Residential plumbing and HVAC installers take note: you can pipe an entire home with the durability, flexibility and cost-effectiveness of PEX — for plumbing, fire sprinkler systems and radiant floor heating. Here’s how… PEX plumbing With more new homes plumbed with PEX than copper and CPVC combined, you’re probably already aware of the benefits of Read more
Residential plumbing and HVAC installers take note: you can pipe an entire home with the durability, flexibility and cost-effectiveness of PEX — for plumbing, fire sprinkler systems and radiant floor heating.
With more new homes plumbed with PEX than copper and CPVC combined, you’re probably already aware of the benefits of plumbing with PEX. However, you may not know about a newer, smarter way to install a PEX plumbing system that goes in faster, uses less materials, requires fewer connections and minimizes your liability.
This innovative design is called Logic plumbing.
The Logic approach uses the flexibility of PEX pipe to minimize connections and reduce potential leak points while also incorporating multiport tees located near fixture groupings to limit the amount of pipe and connections needed.
What’s a multiport tee, you ask? It’s essentially a bunch of tees all molded together to create one long tee with multiple outlets. This design greatly reduces the number of fittings and connections needed to plumb a home (think: reduced materials cost and labor time).
Here’s an example of how a multiport tee saves installation time and materials: a flow-through multiport tee with six outlets has eight connections (six connections for the ports, a main flow-through inlet and a main flow-through outlet). Six regular tees, on the other hand, have a whopping 18 connections. That’s an increase of more than double the connections — and double the installation time.
Best of all, multiport tees are not considered manifolds, so they can be installed behind walls without the need for an access panel. Double win, there!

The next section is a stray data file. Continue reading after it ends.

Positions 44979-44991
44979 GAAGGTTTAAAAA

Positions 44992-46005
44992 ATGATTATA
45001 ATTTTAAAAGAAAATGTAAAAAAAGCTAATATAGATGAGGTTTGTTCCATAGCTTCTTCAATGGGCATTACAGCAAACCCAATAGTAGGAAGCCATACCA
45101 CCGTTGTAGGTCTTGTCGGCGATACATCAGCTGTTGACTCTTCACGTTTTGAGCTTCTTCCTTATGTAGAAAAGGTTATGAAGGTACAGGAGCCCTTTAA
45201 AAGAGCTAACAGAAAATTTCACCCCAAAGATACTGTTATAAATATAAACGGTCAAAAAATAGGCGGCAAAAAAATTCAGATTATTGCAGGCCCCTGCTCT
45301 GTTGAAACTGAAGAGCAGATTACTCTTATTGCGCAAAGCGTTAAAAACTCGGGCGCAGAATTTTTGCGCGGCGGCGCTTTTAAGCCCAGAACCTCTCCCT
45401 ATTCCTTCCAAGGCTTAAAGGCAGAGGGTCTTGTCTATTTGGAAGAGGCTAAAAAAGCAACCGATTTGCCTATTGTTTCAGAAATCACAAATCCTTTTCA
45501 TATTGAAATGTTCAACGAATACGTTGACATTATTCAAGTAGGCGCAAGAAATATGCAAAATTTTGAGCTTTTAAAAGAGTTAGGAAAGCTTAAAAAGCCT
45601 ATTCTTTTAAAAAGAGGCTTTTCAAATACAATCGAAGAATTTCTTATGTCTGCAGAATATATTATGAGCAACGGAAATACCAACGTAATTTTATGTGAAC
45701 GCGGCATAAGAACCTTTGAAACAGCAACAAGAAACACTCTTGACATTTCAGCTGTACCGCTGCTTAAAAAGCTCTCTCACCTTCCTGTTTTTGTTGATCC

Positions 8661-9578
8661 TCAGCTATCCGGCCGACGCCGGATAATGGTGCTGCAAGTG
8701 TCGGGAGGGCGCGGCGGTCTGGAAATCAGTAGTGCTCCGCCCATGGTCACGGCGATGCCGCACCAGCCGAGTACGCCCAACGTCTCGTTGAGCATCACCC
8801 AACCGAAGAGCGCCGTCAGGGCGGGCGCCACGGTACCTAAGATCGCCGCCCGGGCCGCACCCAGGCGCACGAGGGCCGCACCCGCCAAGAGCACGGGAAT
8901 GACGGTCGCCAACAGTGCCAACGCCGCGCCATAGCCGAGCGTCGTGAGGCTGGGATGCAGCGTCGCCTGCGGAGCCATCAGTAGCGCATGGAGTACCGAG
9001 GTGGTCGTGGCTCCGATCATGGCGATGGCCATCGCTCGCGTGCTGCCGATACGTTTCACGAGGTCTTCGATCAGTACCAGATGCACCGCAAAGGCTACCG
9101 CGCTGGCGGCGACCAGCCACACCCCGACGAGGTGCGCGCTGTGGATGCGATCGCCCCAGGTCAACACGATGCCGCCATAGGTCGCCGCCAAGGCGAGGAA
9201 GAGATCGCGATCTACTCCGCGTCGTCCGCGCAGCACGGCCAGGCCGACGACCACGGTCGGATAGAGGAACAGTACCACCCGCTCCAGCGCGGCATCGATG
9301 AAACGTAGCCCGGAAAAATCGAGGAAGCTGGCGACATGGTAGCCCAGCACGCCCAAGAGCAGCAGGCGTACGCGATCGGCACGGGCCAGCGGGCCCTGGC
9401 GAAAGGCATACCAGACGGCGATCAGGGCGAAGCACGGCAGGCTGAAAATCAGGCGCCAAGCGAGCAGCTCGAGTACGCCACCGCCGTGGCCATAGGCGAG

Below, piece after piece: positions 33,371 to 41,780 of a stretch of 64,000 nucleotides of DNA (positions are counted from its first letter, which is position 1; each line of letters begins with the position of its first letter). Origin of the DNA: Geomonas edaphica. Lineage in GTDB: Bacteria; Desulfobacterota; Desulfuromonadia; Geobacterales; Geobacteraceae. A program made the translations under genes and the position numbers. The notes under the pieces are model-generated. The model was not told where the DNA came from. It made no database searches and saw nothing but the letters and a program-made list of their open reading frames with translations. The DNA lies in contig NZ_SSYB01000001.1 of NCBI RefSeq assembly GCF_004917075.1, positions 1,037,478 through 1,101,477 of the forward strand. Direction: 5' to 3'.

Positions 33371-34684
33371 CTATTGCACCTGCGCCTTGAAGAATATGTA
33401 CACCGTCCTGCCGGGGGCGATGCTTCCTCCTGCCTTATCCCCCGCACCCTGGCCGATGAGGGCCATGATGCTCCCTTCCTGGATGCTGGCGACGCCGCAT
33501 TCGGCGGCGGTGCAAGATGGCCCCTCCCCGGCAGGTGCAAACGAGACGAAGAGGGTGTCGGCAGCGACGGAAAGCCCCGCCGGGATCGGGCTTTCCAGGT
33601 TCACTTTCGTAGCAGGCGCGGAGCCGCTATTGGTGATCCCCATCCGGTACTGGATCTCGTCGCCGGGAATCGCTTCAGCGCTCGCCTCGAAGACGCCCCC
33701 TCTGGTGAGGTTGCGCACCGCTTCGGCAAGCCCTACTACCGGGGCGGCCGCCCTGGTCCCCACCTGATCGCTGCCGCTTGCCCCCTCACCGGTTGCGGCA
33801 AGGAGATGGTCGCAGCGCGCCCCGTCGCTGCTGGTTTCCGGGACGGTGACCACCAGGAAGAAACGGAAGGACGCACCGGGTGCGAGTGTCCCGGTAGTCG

For a Logic layout, a main line connects to a multiport tee with distribution lines going out from the multiport to provide water to all fixtures in a single or adjacent grouping. This design uses significantly less pipe than a home-run layout, with just a few more connections. Plus, it requires considerably fewer connections compared to a trunk-and-branch installation.
For example, a 2,300-square-foot, two-story home using a Logic design requires only 637 feet of pipe while a home-run system uses 1,515 feet of pipe. And, while it’s true a Logic installation uses slightly more connections than a home-run layout (59 vs. 48 in the 2,300-square-foot, two-story home example), the amount of pipe savings is significantly more beneficial with the labor and material savings you get with less pipe to install.
A Logic layout also installs much faster compared to a trunk-and-branch system due to the vast reduction in connections. With the two-story home example, a Logic layout uses a mere 16 fittings and 59 connections compared to a whopping 96 fittings and 165 connections for trunk and branch.
PEX multipurpose fire sprinkler systems
If you’re a licensed plumber who wants to add an additional service to your offering, check out PEX multipurpose fire sprinkler systems. These systems combine the fire sprinklers with a home’s cold-water plumbing. It’s genius!
Installation is remarkably easy — the sprinkler is essentially just another fixture to tie into the plumbing line. For most contractors who already install PEX plumbing systems and have the tools, knowledge and, most importantly, the relationships with the home builders, this is a slam dunk.
Depending on the jurisdiction, multipurpose systems typically don’t need check valves or backflow preventers, and because they combine with the potable plumbing, they don’t use antifreeze, so all those added costs are eliminated.
To get started in most jurisdictions, licensed plumbers just need the appropriate training and a quality design that meets the NFPA 13D standard requirements for home fire sprinkler systems.
If you’re interested in learning more, email me at firstname.lastname@example.org, and I can get you all the information you need to add this profitable new service to your business.
PEX hydronic radiant floor heating
There’s nothing like the comfort of radiant floor heating — ask anyone who has experienced it. And, homeowners will pay nicely for a quality radiant floor heating system, so there is definitely income potential if you can learn to do it right.
That said, with radiant floor heating, there’s a little more to learn. But, like fire sprinkler systems, starting with a proper design is key. If your design is wrong in the beginning, there’s not much you can do to fix the system once it’s installed.
Take advantage of the radiant design services many PEX manufacturers offer to guide you through the process. There are several design factors to know, including floor R-values, heat-loss calculations, pipe sizing, loop lengths, pump sizing, manifold types and more.
Once you learn the basics of radiant design and get a few small jobs under your belt, you have the potential to take your expertise to the next level with bigger, more profitable projects. But again, be sure to get the proper design and training before you tackle a radiant project. It will be well worth it in the long run.